1 of the DC Universe, Clark was another pure white. I knew that replacing it with a savior could miss a real chance, “he said. “Everyone needs a hero, and everyone has always said that their hero is worth seeing themselves. Today, the strongest superhero on the planet, Superman, is here.
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” DC In a press release, Taylor continued. “The symbol of Superman has always stood. For hope, for truth, and for justice. Today, the symbol represents something more. Today, more people are in cartoons. You can see yourself as one of the most powerful superheroes of all. ”Taylor and artist John Tims said in a new storyline, mentally and physically as Superman tries to save everyone. I made fun of seeing it burn out. It is Jay who takes care of the Crypton hero. DC Comics has introduced several LGBTQ + characters in recent years, including Robin, who appeared as bisexual in “Batman: Urban Legend,” and Wonder Woman, who was confirmed as bisexual in 2016. Harley Quinn and Poison Ivy are also romantically involved in some comics. Marvel recently included the first LGBTQ + family on the big screen in his next movie, Eternals. “I couldn’t be proud to tell this important story from Tom Taylor and John Tims,” said Jim Lee, DC’s chief creative officer and publisher. “Storytelling tells a lot about the power of the DC Multiverse, but this is another great example.”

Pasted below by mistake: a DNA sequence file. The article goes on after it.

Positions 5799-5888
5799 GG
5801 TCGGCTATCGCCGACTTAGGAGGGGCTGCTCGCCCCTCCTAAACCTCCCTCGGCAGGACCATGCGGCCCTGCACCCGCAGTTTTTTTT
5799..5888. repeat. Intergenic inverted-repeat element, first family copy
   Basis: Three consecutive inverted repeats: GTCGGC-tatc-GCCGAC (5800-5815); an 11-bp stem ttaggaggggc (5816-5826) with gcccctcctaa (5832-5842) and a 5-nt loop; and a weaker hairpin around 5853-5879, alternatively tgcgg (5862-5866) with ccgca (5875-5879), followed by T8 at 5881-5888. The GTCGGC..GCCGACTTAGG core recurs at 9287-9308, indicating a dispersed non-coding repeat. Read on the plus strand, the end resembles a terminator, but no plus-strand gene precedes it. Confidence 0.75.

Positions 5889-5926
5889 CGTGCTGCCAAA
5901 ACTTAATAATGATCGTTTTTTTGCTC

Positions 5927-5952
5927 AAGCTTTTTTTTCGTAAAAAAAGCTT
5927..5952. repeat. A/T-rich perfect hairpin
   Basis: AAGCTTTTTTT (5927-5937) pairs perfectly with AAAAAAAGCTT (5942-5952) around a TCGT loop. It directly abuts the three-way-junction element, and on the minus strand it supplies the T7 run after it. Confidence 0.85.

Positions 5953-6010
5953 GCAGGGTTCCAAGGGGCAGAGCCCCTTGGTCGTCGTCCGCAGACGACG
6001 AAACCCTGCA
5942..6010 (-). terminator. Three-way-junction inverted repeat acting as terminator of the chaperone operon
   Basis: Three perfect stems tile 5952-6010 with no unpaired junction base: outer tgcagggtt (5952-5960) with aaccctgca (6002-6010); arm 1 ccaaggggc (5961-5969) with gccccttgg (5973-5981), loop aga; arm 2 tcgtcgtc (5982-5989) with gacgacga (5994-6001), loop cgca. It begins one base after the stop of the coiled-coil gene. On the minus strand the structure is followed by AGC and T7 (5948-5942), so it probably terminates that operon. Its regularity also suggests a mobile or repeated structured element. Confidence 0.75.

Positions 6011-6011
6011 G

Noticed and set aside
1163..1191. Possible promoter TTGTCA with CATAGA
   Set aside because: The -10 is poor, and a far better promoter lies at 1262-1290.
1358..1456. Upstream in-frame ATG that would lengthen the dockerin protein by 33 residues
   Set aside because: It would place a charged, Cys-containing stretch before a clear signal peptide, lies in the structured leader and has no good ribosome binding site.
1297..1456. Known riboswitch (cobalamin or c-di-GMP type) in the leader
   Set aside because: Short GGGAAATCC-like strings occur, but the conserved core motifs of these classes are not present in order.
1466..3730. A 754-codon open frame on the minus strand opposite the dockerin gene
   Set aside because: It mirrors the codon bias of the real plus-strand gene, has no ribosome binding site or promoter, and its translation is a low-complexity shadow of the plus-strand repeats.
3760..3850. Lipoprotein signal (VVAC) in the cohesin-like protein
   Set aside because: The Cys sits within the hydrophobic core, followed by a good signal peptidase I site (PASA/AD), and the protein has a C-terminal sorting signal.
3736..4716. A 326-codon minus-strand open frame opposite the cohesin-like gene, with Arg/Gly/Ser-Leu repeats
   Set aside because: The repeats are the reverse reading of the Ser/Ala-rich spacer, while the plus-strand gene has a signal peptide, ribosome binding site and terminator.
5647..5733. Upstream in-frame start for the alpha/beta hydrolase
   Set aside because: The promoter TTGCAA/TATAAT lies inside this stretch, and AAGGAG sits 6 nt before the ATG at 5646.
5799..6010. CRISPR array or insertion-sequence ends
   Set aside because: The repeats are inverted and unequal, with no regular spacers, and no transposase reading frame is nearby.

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Let Jon Kent explore his identity in comics, or let Jon Kent reveal his family secrets on television. You can learn. & Royce. They coexist in their respective worlds and times, and fans can enjoy both at the same time. DC’s “Superman: Son of Karuel” Volume 5 will be released on November 9th at the Comic Store.
According to the press release from DC Comics, the new Superman is bisexual.
His character, Jonathan “Jon” Kent, is the son of original Superman Clark Kent and Lois Lane.
This Superman has been far more modern in his approach to fighting crime, as he has helped put out wildfires, protested in support of refugees in Metropolis, and stopped a high school shooting from taking place.
The friend, as soon as it became clear, was Nakamura. He and Kent are up to date, but not the only LGBTQ characters in the DC Universe. Earlier this year, Tim Drake, one of the many Robins fighting with Batman, accepted a date from a male worshiper. And before Kent and Drake was Batwoman, also known as Kate Kane. Batwoman was punished for her relationship with another woman under the US military’s previous “don’t ask, don’t say” policy. Harley Quinn abandoned the Joker for his friend Poison Ivy in a recent comic run. And Victoria Octover, a transgender scientist who made his debut in the 2017 Batman series.